My experience with LinkedIn as a platform for impact

In response to my recent LinkedIn post about Mongabay’s decision to deprioritize Facebook, a number of people have asked about Mongabay’s experience with LinkedIn. 

We started prioritizing LinkedIn as an outreach channel in the past few months, so I’m by no means an expert and can only share our early experiences with the platform. 

So far we’ve found the quality of engagement on LinkedIn to be consistently higher than the other social media channels where Mongabay currently has a significant presence (including Facebook, Instagram, Twitter, YouTube, and LinkedIn). 

For organic website traffic, LinkedIn’s engagement score for Mongabay is about 5x higher than Facebook, 3x higher than Instagram, 1.8x higher than Twitter, and 1.5x higher than YouTube. Our engagement score calculation factors in the average pageviews per session, bounce rate, time on page, and scroll depth. The higher the score the better.

But website engagement is only one indicator. If we look at the quality of engagement on our posts within the platforms, LinkedIn also clearly outperforms, with higher median and average view counts, comment rates, shares, and reactions.

We’ve also seen LinkedIn performance improve as we engage more on the platform through Mongabay pages and my account, which is a vehicle for Mongabay as a whole. See the chart below for the average and median views per LinkedIn post the past year and a half – note that we stepped up LinkedIn as a priority starting in May 2021 and starting applying more strategy in October 2021.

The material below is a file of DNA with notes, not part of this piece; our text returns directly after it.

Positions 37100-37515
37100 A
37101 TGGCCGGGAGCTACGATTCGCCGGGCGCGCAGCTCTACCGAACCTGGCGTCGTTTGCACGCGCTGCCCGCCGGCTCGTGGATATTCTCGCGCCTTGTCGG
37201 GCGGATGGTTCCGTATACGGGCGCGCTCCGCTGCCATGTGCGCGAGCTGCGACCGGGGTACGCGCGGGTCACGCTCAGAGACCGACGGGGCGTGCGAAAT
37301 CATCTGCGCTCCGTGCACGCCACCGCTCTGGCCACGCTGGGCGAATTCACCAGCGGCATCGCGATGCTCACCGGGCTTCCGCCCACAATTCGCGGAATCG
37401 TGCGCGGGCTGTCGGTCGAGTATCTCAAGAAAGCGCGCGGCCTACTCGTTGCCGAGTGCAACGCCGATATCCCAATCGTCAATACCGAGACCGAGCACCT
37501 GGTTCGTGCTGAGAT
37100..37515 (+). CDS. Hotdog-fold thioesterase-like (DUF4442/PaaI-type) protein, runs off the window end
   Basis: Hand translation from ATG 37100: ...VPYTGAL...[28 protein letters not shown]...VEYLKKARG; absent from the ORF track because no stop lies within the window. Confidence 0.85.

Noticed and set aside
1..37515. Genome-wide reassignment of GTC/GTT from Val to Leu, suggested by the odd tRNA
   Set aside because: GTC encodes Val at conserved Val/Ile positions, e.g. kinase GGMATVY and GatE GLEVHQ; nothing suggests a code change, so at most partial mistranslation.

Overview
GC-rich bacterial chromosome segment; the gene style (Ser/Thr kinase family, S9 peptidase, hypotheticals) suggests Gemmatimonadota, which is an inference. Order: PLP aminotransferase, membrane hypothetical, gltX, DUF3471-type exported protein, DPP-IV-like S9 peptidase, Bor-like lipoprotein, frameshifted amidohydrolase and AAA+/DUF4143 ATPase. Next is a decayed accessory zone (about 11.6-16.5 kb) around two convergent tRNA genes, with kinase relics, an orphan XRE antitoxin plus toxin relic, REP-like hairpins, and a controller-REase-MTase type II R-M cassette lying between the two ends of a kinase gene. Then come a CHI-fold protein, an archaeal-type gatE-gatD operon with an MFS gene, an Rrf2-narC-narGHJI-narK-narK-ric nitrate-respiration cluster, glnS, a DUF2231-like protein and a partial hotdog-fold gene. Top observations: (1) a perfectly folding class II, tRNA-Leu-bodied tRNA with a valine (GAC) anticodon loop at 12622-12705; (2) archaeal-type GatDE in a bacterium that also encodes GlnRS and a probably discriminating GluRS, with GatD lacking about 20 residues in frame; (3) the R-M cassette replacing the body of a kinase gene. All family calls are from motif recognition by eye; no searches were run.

Beyond quantitative metrics, we’ve found LinkedIn to be quite valuable. As a nonprofit environmental news outlet that has the dual social media goals of informing readers and collecting information on the impact of our reporting, being able to see not only how many people engage with our content, but who they are, is extremely useful.

For example, if we do an investigation on the palm oil sector and see a lot of readership among people who work at consumer products companies that source palm oil like Nestle and Unilever, that tells us that we are reaching a key target audience. Additional impact anecdotes may come via follow up messages and comments.

And of course there are the connections that result from the platform: feedback, introductions, story tips, partnerships, and new opportunities.

So my assessment after a few months is that LinkedIn is an extremely valuable platform for reaching audiences that drive impact. And as an impact-minded journalism organization, this is a major positive.


By Rhett Ayers Butler

Rhett Ayers Butler is the Founder and CEO of Mongabay, a non-profit conservation and environmental science news platform. He started Mongabay in 1999 with the mission of raising interest in and appreciation of wild lands and wildlife.